Resist the urge to high-five everyone in the cubicles next to you. Your stock may have just strapped on a rocket pack and taken off for the moon, but smart investors won't celebrate until they know that upward leap was justified. Without a fundamental basis for the bounce, these stocks can quickly make the return trip down.

Is now the time to lock in profits, or is this just the first step toward even higher valuations down the road? Let's examine several stocks that just hit the afterburners, and see whether they're truly headed into orbit.


CAPS Rating (out of 5)

Monday's Change

Lubrizol (NYSE: LZ)



Star Scientific (Nasdaq: CIGX)



Cheniere Energy (NYSE: LNG)



The U.S. markets looked fairly resilient in the face of the collapse of the Nikkei bourse. After being down 170 points at one point Monday, the market rallied to end down just 51 points. It's a big turnaround, for sure, but the Nikkei collapsed again Tuesday, dropping 11% (after being down 14% at one point). As U.S. markets ride out the aftershocks, stocks that went significantly higher despite the tumult are definitely worth noting.

New frontiers in investing
Berkshire Hathaway
's (NYSE: BRK-B) decision to buy lubricant maker Lubrizol isn't quite as bold as it first looks.

At the end of last year, Berkshire completely sold out of its position in specialty chemical maker Nalco Holding (NYSE: NLC), most likely because it was a company chosen by GEICO's Lou Simpson before he retired. But on closer inspection, Buffett decided he liked the industry, and considering Lubrizol was buying Nalco's consumer product division, he was able to essentially get two companies for the price of one.

The market was already bullish on Lubrizol; 92% of the CAPS members rating it believed it would outperform the broad market averages. All Stars were even more positive about the outcome. Now you can put Nalco Holding on your watchlist, and see whether it's able to generate as much enthusiasm as Lubrizol has.

Making smoking "healthy"
With the FDA regulating the tobacco industry, cigarette technology company Star Scientific wants its "modified risk tobacco product" to get the agency's seal of approval. Star makes tobacco lozenges that dissolve in the mouth. Since they remove virtually all the measurable tobacco-specific chemicals that have been identified as causing cancer, Star wants them to receive the modified risk designation.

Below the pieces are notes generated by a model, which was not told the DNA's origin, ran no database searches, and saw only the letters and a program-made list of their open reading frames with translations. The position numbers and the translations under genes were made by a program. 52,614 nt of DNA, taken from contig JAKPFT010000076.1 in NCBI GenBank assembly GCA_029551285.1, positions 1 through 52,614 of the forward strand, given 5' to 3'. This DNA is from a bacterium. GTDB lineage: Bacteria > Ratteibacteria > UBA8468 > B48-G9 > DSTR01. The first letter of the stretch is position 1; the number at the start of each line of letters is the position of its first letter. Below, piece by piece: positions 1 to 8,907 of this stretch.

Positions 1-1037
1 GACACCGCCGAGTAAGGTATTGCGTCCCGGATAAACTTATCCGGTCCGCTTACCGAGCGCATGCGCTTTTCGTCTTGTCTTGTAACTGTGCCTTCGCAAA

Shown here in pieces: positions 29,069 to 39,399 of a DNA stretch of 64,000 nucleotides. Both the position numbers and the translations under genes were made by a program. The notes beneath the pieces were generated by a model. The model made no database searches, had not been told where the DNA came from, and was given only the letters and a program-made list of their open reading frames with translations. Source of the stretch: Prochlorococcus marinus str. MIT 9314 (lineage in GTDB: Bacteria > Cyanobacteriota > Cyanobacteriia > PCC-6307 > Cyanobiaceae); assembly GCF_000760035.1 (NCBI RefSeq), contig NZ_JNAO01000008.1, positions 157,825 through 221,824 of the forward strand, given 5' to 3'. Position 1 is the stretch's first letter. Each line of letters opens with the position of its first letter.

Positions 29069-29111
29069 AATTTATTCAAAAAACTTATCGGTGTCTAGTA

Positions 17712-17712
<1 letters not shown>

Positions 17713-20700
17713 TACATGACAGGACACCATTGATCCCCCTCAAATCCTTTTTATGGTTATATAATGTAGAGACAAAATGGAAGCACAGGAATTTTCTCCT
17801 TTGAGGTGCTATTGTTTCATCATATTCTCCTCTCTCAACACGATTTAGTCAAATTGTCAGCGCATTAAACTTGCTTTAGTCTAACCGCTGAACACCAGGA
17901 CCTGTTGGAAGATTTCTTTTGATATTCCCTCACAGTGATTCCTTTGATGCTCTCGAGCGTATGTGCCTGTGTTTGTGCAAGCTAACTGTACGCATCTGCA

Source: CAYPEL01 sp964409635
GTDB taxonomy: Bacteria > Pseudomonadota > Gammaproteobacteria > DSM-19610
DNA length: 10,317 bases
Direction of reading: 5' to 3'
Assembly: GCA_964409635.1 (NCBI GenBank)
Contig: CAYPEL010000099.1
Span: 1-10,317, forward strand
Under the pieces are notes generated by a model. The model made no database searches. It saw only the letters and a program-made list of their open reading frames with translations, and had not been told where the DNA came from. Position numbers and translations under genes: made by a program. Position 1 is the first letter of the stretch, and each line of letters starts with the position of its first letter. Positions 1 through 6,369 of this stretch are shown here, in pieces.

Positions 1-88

Unforunately, Star Scientific continues to battle larger, better-financed competitors. GlaxoSmithKline (NYSE: GSK) markets its Commit lozenge for smoking cessation, while Phillip Morris and Reynolds American (NYSE: RAI) produce a rival product called Snus, a moist powder tobacco.

In addition, Reynolds and Star are locked in a legal battle over patent infringement. Previously, Reynolds won a decision that sent Star's stock plummeting 73%, but last Friday, Star was vindicated when the U.S. Patent Office ruled that its patents for reducing carcinogens in cigarettes are valid. The company says the decision cannot be appealed.

CAPS All-Star member zzlangerhans has doubts about many of Star's products' supposed miraculous properties, and he's expecting dilution to hit shareholders soon:

In short, this company has been floundering around trying to sell some supposedly low-carcinogen tobacco substitutes which no one is buying. In the year I've been watching them their cost of sales has been more than double their miniscule revenues every quarter. A steady burn has brought the cash position down to 6M as of September 2010, with depressing full year numbers for 2010 soon to be released. In short, this company needs cash very badly and there's only one place they're going to get it-the capital markets.

Whether or not the patent-office win ultimately translates into higher sales, you can keep tabs on Star Scientific by adding it to the Fool's free portfolio tracker.

And a newer high
Strap yourself in for the roller-coaster ride that is Cheniere Energy. First, its plans to export liquid natural gas from its Sabine Pass facility in Louisiana sent shares soaring. Then those shares plummetted after a hedge fund said that Cheniere defaulted on its debt. Now they're heading back up, as the disaster unfolding in Japan has investors thinking that demand for natural gas will rise amid lingering questions about the future of nuclear energy.

CAPS member EPS100Momentum says that along with wood, natural gas should be at the top of a very short list of necessities for helping Japan to rebuild:

The other biggest item needed is LNG, with damaged power plants being shut down probably for years if they ever do come back online, Japan will need LNG to replace the energy it has lost from the Power plants.

By adding Cheniere Energy to your watchlist, you'll be able to see whether reconstructing a country will help rebuild its own future.

Going into orbit
That's why it pays to start your own research on these stocks on Motley Fool CAPS, where you can read a company's financial reports, scrutinize key data and charts, and examine the comments your fellow investors have made, all from the stock's CAPS page. Then you can decide for yourself whether your stock's headed for reentry, or off to infinity and beyond.